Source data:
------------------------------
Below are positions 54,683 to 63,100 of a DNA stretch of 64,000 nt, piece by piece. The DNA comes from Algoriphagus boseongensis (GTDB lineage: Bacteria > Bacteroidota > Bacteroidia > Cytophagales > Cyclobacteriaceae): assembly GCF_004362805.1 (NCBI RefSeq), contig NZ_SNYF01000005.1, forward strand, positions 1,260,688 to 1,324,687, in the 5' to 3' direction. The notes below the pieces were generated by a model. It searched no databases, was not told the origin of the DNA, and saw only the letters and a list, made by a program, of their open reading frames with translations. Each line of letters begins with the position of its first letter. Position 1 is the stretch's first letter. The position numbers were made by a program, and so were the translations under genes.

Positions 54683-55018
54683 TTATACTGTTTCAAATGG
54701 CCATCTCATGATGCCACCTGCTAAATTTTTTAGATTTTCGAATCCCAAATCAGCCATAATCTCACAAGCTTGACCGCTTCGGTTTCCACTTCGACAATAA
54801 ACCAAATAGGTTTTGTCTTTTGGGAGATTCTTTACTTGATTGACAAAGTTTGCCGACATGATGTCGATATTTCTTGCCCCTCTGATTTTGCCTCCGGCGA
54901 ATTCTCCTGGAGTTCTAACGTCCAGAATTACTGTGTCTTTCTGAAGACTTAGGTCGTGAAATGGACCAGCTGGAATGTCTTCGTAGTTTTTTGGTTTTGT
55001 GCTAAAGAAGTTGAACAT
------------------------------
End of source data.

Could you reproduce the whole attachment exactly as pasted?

Below are positions 54,683 to 63,100 of a DNA stretch of 64,000 nt, piece by piece. The DNA comes from Algoriphagus boseongensis (GTDB lineage: Bacteria > Bacteroidota > Bacteroidia > Cytophagales > Cyclobacteriaceae): assembly GCF_004362805.1 (NCBI RefSeq), contig NZ_SNYF01000005.1, forward strand, positions 1,260,688 to 1,324,687, in the 5' to 3' direction. The notes below the pieces were generated by a model. It searched no databases, was not told the origin of the DNA, and saw only the letters and a list, made by a program, of their open reading frames with translations. Each line of letters begins with the position of its first letter. Position 1 is the stretch's first letter. The position numbers were made by a program, and so were the translations under genes.

Positions 54683-55018
54683 TTATACTGTTTCAAATGG
54701 CCATCTCATGATGCCACCTGCTAAATTTTTTAGATTTTCGAATCCCAAATCAGCCATAATCTCACAAGCTTGACCGCTTCGGTTTCCACTTCGACAATAA
54801 ACCAAATAGGTTTTGTCTTTTGGGAGATTCTTTACTTGATTGACAAAGTTTGCCGACATGATGTCGATATTTCTTGCCCCTCTGATTTTGCCTCCGGCGA
54901 ATTCTCCTGGAGTTCTAACGTCCAGAATTACTGTGTCTTTCTGAAGACTTAGGTCGTGAAATGGACCAGCTGGAATGTCTTCGTAGTTTTTTGGTTTTGT
55001 GCTAAAGAAGTTGAACAT